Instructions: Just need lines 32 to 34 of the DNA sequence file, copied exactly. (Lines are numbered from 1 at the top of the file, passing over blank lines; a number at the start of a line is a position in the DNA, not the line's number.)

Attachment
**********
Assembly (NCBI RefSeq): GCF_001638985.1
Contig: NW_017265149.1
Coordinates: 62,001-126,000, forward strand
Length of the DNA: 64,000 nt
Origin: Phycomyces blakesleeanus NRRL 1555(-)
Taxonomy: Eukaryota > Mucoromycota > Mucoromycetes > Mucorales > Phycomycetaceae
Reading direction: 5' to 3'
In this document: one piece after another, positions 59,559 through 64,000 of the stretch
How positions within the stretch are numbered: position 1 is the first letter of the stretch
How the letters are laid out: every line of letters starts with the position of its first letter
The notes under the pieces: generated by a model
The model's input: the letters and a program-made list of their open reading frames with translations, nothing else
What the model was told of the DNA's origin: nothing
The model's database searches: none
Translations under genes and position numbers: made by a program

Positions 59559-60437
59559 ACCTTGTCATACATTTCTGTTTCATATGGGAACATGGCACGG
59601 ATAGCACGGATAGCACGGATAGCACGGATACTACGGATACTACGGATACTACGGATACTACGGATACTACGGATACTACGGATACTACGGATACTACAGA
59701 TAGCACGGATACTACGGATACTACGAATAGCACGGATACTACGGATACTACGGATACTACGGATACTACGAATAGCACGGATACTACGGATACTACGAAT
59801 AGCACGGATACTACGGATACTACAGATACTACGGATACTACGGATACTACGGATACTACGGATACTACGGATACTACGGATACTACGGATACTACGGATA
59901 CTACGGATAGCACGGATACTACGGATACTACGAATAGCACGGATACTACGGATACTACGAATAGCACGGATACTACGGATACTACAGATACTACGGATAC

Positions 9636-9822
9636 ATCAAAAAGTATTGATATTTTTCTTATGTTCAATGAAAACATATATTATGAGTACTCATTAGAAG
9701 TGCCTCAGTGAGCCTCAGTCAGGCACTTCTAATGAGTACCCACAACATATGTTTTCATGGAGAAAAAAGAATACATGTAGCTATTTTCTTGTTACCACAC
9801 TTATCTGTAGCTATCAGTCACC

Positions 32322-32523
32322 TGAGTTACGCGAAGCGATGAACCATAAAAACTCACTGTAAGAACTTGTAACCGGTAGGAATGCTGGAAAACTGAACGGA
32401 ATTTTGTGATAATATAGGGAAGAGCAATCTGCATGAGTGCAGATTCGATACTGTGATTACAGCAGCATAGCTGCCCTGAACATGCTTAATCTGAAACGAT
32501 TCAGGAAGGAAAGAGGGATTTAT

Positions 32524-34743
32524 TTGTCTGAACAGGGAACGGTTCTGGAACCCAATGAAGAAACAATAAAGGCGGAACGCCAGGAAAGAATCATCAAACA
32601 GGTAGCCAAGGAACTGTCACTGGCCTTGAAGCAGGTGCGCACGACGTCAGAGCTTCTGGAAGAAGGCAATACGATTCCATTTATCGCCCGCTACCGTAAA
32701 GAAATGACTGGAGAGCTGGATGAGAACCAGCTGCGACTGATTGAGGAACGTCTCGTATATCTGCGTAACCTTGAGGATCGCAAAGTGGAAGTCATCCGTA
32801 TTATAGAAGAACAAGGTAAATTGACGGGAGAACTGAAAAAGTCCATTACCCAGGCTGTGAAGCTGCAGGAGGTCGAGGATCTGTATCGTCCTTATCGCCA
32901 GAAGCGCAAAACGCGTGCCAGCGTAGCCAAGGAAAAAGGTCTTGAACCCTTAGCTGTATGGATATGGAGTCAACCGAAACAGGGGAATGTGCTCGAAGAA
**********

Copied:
32601 GGTAGCCAAGGAACTGTCACTGGCCTTGAAGCAGGTGCGCACGACGTCAGAGCTTCTGGAAGAAGGCAATACGATTCCATTTATCGCCCGCTACCGTAAA
32701 GAAATGACTGGAGAGCTGGATGAGAACCAGCTGCGACTGATTGAGGAACGTCTCGTATATCTGCGTAACCTTGAGGATCGCAAAGTGGAAGTCATCCGTA
32801 TTATAGAAGAACAAGGTAAATTGACGGGAGAACTGAAAAAGTCCATTACCCAGGCTGTGAAGCTGCAGGAGGTCGAGGATCTGTATCGTCCTTATCGCCA